For the past 8 to 9 months, I have been reviewing the entire Billy Idol catalog from Generation X back in 1978 through his solo years and even a Generation X single released in 2019 on Record Store Day. It has been such a fun journey and I hate it has come to an end. To wrap it up, we are going to rank all the studio albums from his very worst (and it is bad) to his very best (which is sensational).
THE WORST – HAPPY HOLIDAYS (2006):
I am not sure what Billy was thinking, but this should have never been released and probably never recorded. Hell, it is so bad that even Steve Stevens wasn’t involved with recording it. That should tell you something right there!! It is a rehash of classic Christmas songs that we are better off listening to the originals as these do not spark any Christmas cheer.
The original songs Billy wrote throw every cliche in the book out as lyrics and they are sappy, crappy songs. The best thing about “Happy Holidays” is that it is only 2 minutes. The only good thing about “Christmas Love” is that it does eventually end. My Christmas gift to you is to avoid this at any cost.
After Billy’s last greatest hits album “Idolize Yourself”, things went quiet. From 2010 – 2014, Billy worked on the next project. Along that same timeframe, he was also working on a book that chronicle his life called “Dancing with MySelf”. The album and book were both released in October 2014 and I guess you could say the album was a soundtrack to that new book.
For me, the album, called ‘King & Queens of the Underground’, should have been called ‘Postcards from the Past’ as the songs seem to have that retrospective feel and were snapshots of his life and career. There is a lot of soul-searching going and it feels like a cathartic exercise in releasing his demons. It was the perfect companion piece for the book.
For the recording of the album, Billy worked mostly with Trevor Horn of the famed band, The Buggles. Keith Forsey, who produced most of Billy’s album was not back for this one. I don’t think there were any issues, I believe Billy was wanting to explore new ground. Trevor brought Billy back to 80’s sound more so than the ‘Devil’s Playground’ did. There were a little more synthesizers/keyboards than in the past and it was utilized perfectly.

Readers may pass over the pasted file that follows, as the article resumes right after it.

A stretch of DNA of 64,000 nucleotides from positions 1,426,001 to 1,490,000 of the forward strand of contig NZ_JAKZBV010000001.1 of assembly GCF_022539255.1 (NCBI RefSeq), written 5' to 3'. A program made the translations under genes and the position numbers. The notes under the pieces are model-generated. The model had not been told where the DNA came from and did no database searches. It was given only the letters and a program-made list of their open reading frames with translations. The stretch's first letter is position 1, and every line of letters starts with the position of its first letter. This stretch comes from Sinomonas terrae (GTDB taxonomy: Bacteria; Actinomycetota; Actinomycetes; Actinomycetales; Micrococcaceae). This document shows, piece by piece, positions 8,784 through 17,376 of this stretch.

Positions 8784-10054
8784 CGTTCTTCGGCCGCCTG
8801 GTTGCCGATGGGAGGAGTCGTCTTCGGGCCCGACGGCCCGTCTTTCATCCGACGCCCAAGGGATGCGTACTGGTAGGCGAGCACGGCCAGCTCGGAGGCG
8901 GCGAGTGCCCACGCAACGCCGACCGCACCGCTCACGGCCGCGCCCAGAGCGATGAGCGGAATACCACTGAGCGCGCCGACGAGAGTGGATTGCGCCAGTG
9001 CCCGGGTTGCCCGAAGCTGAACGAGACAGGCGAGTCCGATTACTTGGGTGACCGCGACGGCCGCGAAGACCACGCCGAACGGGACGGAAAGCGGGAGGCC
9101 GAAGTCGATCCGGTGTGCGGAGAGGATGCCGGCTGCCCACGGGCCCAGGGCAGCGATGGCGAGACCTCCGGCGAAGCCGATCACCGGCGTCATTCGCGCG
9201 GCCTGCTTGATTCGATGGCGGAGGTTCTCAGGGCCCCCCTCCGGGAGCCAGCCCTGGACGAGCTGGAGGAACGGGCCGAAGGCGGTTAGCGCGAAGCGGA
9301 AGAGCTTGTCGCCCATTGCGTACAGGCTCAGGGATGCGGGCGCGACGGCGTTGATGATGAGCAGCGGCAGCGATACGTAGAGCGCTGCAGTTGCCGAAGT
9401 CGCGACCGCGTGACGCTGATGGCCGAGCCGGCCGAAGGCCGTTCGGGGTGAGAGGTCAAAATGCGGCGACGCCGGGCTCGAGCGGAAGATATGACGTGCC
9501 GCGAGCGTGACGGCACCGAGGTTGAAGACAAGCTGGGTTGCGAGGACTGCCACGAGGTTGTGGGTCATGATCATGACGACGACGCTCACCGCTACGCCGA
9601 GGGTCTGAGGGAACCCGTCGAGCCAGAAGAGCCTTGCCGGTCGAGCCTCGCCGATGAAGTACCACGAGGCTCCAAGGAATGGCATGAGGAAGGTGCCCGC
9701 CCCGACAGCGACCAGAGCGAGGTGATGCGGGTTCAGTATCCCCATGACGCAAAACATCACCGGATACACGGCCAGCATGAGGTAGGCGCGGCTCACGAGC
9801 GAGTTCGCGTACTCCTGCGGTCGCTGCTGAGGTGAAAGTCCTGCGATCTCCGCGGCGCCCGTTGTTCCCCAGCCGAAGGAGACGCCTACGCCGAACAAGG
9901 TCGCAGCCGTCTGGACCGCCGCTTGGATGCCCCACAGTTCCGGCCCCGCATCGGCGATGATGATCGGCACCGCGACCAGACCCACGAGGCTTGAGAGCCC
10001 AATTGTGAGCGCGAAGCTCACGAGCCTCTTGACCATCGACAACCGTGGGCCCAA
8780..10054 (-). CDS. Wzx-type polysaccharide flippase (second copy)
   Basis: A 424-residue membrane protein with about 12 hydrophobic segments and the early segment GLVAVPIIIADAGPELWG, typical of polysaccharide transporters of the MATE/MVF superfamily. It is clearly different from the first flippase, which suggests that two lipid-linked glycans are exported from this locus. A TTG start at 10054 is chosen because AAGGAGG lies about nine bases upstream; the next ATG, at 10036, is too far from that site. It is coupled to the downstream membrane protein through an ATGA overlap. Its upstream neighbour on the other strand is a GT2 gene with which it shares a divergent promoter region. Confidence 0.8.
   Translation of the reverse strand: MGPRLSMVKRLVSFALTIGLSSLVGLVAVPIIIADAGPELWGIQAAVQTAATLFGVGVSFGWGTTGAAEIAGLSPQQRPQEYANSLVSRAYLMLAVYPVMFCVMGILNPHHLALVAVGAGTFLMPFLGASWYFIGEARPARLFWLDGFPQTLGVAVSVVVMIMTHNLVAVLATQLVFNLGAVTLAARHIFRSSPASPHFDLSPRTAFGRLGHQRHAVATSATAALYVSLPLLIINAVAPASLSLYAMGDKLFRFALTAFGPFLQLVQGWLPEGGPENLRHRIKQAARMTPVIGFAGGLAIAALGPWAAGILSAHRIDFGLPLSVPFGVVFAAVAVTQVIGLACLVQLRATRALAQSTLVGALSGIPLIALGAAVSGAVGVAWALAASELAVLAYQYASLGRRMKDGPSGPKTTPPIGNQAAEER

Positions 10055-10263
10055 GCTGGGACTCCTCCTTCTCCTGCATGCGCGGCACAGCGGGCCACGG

I have been a fan of Billy Idol since the day I heard (and saw) “White Wedding” on MTV back in the very early years of the station. The music and his image with that Elvis curling of his lip had me from day one. So, when Amazon had the book for the Kindle for $2.99 I had to get it and finally sat down and read it. The book came out in October 2014 by Simon & Schuster and obviously tells the story of his life. It is an autobiography which is why I wanted to really read it. It is straight from the man himself not someone taking stories from various sources who might have even been there.
The book covers his life from a child when they moved to the U.S. and then back to the U.K. all the way up to his last album (and my favorite Billy Idol album) released in 2014, ‘Kings & Queens of the Underground’. I am actually playing it as I am writing and I will do a review of that one someday. The book covers all the bands, the sex, the drugs, the albums, the sex, the drugs, the ups & downs, the sex, the drugs and so much more. Did I mention it covers the sex and the drugs?
He freely talks about his sexual escapades and what rock & roll biography doesn’t which is why that is really the least interesting thing about the book. The drugs are typical for a rock & roll biography as well, but for this part, it is important in his life story. It was interesting to hear how messed up he was during the recording of the albums, the tours and his life in general. At times, his commentary about being high painted this very vivid image and he takes you on this stranger journey momentarily and you realize just how fucked up he really was. It is amazing he is still alive.